© Reuters. FILE PHOTO: Former U.S. Vice President and Republican presidential candidate Mike Pence speaks at the Republican Party of Iowa’s Lincoln Day Dinner in Des Moines, Iowa, U.S., July 28, 2023. REUTERS/Scott Morgan/File Photo

By Steve Holland and Heather Timmons

WASHINGTON (Reuters) -Former Vice President Mike Pence, who confounded attempts by then-President Donald Trump to remain in power after losing the 2020 election, features prominently in the indictment charging Trump with orchestrating a plot to overturn the result.

On Jan. 6, 2021, Pence’s role was to take part in a ceremonial duty at the U.S. Capitol: Certify the presidential election results from November 2020 that showed Democrat Joe Biden defeated the Republican Trump.

Trump, working with six co-conspirators, pushed Pence to refuse to certify the results based on his accusations of voter fraud on multiple occasions, the indictment alleges.

But the vice president who had stood at Trump’s side for four stormy years refused.

In special counsel Jack Smith’s 45-page indictment of Trump handed down on Tuesday, Pence is a frequent participant in a narrative that includes detailed recollections of private calls and conversations and mentions Pence’s “contemporaneous notes.”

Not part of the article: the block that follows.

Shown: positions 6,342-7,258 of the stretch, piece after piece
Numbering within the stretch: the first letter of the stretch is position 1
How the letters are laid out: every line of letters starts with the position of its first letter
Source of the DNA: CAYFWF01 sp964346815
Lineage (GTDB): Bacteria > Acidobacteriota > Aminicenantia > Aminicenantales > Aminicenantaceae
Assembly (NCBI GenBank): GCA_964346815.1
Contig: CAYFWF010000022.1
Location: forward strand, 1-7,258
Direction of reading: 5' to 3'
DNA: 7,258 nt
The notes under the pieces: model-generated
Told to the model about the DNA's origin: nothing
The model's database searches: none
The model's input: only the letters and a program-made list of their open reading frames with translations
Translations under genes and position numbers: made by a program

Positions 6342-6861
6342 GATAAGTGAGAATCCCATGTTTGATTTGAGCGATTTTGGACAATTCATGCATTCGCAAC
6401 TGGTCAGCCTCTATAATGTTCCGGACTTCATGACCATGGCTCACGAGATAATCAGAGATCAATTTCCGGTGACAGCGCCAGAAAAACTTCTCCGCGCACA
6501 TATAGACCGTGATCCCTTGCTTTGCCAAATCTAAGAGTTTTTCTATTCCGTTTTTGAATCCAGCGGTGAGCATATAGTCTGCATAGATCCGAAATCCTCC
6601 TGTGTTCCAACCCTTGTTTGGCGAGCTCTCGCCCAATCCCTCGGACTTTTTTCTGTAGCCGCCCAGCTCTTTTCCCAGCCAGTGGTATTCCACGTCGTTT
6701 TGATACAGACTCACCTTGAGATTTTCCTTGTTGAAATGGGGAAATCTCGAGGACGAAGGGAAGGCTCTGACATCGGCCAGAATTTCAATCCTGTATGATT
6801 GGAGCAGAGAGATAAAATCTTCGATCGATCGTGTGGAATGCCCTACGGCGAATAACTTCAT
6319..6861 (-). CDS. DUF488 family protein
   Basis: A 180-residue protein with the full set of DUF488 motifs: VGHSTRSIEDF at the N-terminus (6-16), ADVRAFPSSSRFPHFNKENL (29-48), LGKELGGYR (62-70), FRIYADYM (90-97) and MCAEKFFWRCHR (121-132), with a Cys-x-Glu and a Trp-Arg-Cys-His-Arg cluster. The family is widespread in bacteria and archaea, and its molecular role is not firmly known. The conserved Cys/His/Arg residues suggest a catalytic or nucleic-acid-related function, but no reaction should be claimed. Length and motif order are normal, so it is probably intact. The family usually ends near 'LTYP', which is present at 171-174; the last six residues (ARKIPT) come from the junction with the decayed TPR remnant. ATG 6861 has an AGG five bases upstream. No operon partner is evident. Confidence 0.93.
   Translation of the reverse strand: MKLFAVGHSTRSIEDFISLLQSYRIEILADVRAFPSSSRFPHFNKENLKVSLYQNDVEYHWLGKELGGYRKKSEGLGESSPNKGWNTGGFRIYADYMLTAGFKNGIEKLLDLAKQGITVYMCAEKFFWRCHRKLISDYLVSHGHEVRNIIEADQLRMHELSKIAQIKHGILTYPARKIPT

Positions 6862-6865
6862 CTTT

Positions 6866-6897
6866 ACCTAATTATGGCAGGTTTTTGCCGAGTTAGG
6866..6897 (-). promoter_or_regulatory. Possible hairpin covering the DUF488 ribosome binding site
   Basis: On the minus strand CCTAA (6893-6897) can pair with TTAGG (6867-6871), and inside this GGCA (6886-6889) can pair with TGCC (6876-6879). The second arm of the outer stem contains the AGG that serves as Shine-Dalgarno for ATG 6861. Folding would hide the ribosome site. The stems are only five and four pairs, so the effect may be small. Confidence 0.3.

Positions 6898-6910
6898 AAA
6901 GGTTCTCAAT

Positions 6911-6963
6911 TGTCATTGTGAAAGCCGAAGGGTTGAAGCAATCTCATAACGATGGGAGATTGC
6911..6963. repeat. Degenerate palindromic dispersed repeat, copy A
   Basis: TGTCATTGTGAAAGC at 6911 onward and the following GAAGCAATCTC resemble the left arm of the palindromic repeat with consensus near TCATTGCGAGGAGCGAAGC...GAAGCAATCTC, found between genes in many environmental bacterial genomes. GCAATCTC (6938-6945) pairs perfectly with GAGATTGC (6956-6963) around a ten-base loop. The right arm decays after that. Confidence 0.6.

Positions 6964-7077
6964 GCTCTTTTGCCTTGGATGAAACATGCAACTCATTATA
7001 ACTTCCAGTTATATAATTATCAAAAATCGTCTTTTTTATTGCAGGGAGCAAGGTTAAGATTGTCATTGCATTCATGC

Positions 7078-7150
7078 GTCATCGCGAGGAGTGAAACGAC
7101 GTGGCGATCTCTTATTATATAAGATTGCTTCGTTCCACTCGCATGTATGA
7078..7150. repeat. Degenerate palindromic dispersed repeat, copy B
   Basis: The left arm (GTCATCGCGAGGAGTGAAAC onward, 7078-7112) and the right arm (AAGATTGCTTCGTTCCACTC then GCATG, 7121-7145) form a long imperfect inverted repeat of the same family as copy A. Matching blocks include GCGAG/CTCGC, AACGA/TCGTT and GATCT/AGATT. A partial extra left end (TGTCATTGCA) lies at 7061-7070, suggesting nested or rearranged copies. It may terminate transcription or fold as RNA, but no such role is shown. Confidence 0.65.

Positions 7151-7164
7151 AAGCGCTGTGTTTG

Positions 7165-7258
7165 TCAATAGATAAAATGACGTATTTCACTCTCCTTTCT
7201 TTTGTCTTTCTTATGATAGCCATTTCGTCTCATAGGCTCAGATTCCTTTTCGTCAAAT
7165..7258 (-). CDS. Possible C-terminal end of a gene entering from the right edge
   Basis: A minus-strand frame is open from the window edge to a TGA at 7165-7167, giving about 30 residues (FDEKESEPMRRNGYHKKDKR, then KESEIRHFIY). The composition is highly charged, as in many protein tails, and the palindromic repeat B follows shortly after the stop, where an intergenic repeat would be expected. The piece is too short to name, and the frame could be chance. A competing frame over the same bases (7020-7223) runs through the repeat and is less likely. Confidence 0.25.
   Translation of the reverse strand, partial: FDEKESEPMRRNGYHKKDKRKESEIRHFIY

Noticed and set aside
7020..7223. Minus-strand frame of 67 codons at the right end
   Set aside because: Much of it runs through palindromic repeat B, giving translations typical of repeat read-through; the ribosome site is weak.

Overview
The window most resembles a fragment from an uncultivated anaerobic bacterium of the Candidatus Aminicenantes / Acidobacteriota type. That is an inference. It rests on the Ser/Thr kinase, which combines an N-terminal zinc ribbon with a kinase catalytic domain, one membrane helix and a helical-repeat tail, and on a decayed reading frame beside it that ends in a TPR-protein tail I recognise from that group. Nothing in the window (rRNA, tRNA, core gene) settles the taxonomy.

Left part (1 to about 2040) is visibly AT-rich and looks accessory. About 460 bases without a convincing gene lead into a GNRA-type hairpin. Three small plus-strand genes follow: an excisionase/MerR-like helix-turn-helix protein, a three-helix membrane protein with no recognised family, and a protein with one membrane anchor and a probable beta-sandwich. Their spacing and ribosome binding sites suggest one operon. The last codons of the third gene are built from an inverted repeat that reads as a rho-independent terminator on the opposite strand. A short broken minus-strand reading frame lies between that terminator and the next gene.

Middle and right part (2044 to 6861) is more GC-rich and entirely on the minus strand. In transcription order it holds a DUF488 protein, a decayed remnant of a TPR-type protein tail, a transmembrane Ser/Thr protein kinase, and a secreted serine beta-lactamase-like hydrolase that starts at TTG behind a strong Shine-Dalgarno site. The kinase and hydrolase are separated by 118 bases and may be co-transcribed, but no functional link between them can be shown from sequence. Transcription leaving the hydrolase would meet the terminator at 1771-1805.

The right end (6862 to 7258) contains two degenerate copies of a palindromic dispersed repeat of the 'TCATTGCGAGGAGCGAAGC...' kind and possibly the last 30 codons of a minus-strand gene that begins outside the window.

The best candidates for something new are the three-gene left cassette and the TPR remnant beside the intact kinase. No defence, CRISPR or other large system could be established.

The indictment describes Trump pressuring Pence to overturn or otherwise tamper with 2020 election results on a number of occasions in the weeks leading up to Jan. 6, including on Christmas Day 2020.

“When the Vice President called the defendant to wish him a Merry Christmas, the defendant quickly turned the conversations to Jan. 6 and his request that the Vice President reject electoral votes that day,” the indictment says.

Pence told him, “You know I don’t think I have the authority to change the outcome,” it says.

Then, on New Year’s Day, Trump “called the Vice President and berated him” after learning Pence had opposed a lawsuit that sought to give the vice President the ability to reject or return votes to the states at the Jan. 6 certification, the indictment says.

Pence “responded that he thought there was no constitutional base for such authority and that it was improper,” the indictment reads. In response, it says, Trump told him “You’re too honest.”

Angry Trump supporters launched a violent uprising on Jan. 6, forcing an hours-long delay in the certification. But Pence and congressional leaders eventually went ahead with declaring Biden the winner.

Pence, a candidate for the 2024 Republican presidential nomination, said in a statement on Tuesday that the indictment against Trump “serves as an important reminder: anyone who puts himself over the Constitution should never be president of the United States.”

“The former president is entitled to the presumption of innocence but with this indictment, his candidacy means more talk about January 6th and more distractions,” he said.

Pence is one of few Republican candidates for 2024 who has criticized Trump’s actions leading up to the Jan. 6 attack, a stand that has not endeared him to the party’s base.

He was polling at 5% and trailing Trump by 44 percentage points, according to a Reuters/Ipsos opinion poll in May.



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